7 tips for communicating through an interpreter

Even if an interpreter is present, there are many things a healthcare provider can do to create a connection and improve the patient experience. Here are our best tips.

Even if an interpreter is present, there are many things a healthcare provider can do to promote communication when there is no common language. Here are seven tips that will help you create a connection with the patient and improve their experience. 

  1. Speak to the patient, not the interpreter
    It is not always easy to know whether to look at the patient or the interpreter during a conversation. To better create a connection with the patient, your focus should be on them. Keep eye contact, just like you would with a patient that is speaking the same language as you.  Professional interpreters don’t expect that attention. They are  there to help the patient communicate with you, not to speak on their behalf. 
  2. Use short sentences
    Speaking in short sentences makes it easier for the interpreter to digest the sentence and translate it in an accurate way. In a similar way, it is best to only ask one question at a time.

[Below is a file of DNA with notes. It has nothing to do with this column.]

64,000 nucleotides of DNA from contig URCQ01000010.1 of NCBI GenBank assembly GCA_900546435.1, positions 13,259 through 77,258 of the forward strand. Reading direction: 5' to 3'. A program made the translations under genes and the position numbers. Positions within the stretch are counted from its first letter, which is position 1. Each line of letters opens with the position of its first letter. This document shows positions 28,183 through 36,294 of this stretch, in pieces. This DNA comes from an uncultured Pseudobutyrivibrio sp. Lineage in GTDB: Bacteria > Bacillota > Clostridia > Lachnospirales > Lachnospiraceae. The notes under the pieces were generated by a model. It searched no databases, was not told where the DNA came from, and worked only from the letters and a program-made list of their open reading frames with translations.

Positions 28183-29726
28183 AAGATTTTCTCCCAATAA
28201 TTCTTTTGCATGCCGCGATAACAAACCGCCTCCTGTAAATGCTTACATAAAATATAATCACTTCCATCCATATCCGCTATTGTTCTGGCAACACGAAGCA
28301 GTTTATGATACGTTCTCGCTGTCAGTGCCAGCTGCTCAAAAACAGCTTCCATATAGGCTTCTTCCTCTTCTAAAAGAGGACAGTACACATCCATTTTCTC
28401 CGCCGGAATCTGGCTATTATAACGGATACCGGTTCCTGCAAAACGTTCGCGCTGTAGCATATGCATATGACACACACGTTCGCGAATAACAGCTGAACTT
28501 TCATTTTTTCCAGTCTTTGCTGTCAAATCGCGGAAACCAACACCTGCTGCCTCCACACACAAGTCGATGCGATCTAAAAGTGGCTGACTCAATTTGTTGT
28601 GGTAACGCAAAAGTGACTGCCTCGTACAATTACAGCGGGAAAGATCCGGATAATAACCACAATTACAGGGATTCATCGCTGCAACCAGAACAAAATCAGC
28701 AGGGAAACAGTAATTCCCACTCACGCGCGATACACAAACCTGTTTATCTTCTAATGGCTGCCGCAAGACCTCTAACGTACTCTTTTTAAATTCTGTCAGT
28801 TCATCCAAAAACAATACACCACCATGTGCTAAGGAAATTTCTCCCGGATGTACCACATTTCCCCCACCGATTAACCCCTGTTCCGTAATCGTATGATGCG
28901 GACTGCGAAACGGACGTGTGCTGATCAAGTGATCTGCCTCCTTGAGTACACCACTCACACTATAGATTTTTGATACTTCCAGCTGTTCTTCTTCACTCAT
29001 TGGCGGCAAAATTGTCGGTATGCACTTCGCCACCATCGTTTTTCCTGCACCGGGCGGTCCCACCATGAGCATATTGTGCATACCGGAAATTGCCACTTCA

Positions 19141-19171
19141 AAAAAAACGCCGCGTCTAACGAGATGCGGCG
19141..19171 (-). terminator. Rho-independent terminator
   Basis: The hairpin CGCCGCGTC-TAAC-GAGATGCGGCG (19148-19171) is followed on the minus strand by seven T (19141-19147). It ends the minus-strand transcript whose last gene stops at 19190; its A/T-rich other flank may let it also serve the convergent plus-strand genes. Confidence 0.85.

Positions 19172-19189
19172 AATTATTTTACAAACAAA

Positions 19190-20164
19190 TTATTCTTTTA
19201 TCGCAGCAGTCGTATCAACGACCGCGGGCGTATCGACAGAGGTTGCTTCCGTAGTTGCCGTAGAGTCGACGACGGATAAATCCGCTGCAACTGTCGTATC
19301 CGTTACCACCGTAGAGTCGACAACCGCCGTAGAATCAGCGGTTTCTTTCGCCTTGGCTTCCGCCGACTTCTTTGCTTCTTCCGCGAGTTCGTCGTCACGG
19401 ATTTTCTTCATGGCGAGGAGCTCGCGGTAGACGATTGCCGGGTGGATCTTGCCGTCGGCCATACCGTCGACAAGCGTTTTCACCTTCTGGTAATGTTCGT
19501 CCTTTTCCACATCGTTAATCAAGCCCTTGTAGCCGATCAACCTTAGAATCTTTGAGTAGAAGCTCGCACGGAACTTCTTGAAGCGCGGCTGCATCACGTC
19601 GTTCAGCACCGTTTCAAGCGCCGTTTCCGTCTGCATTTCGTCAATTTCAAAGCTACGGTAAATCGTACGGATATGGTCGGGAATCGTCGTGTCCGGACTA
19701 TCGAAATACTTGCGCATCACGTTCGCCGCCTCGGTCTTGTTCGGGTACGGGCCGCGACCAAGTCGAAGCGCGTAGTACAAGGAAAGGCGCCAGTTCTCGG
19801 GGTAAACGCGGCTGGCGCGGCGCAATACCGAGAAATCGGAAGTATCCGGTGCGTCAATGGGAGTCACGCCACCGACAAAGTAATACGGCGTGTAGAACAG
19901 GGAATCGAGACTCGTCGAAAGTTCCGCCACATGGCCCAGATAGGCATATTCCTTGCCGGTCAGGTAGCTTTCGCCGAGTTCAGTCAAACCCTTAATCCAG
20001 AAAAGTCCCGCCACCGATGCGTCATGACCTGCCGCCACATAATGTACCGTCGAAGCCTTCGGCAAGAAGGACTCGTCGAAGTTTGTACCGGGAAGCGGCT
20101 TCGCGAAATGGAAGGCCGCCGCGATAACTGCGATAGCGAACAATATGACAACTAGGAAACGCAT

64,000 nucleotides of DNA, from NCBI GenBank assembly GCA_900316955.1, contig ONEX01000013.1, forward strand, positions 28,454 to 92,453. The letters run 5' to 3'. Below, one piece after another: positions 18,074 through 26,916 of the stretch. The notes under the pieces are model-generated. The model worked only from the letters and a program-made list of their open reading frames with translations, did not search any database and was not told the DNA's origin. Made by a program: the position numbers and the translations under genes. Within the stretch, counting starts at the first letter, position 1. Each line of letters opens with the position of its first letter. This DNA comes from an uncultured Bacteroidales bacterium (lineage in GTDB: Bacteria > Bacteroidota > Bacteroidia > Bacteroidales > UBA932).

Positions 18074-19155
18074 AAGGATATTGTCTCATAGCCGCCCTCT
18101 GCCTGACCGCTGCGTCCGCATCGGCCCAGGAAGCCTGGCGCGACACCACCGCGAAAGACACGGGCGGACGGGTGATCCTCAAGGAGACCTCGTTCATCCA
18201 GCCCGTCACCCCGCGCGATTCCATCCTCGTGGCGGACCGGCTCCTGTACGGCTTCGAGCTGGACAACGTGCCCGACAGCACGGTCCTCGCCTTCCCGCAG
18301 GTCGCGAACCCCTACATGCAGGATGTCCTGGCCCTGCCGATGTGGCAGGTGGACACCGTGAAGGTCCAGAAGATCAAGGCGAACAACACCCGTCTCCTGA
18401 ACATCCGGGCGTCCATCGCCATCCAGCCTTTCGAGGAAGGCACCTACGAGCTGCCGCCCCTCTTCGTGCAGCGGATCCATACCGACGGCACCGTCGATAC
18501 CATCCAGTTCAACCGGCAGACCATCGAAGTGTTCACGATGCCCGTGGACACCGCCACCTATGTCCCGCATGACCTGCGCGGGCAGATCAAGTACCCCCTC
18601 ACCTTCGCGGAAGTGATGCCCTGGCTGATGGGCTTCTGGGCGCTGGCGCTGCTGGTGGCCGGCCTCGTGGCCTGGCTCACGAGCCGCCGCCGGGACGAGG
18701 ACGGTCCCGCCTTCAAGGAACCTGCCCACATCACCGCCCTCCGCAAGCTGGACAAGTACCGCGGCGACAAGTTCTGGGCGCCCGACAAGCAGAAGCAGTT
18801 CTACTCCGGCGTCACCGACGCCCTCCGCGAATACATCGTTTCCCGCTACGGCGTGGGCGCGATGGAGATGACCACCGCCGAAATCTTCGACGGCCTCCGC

1. Avoid complicated terminology
    Do not use jargon, acronyms, technical terms, cultural references, or humor. Sometimes that can happen anyway, and if it does, make sure to explain it to the interpreter. The interpreter should not have to be the one providing the explanations, since it can lead to misunderstandings.
  2. Stick to the conversation with the patient
    The patient may have some knowledge of the language, so don’t make any comments, remarks, or speak of things you don't want the patient to understand outside of the conversation. Avoid asking for the interpreter's opinion, having side conversations, or including interpreters in the conversation in some way.

  1. Explain any side conversations
    Sometimes the interpreter might need you to clarify a point. In that case, let the interpreter explain to the patient what is happening so that they know what is going on or don't feel excluded from the conversation.
    In a similar way, if there is no direct translation the interpreter might need to explain for example a concept to the patient. This might take some extra time, but the interpreter should keep you informed of all the steps in the conversation.
  2. Be mindful of the positioning
    Ideally, sit so you are facing the patient directly.  If there is a physical interpreter, seat them slightly behind or next to the patient. This arrangement tends to promote direct communication between the patient and the provider.
  3. Use the teach-back method
    The teach-back method is a way to make sure that the patient has understood you correctly. For example by asking the patient to use their own words to describe what they know or what they need to do.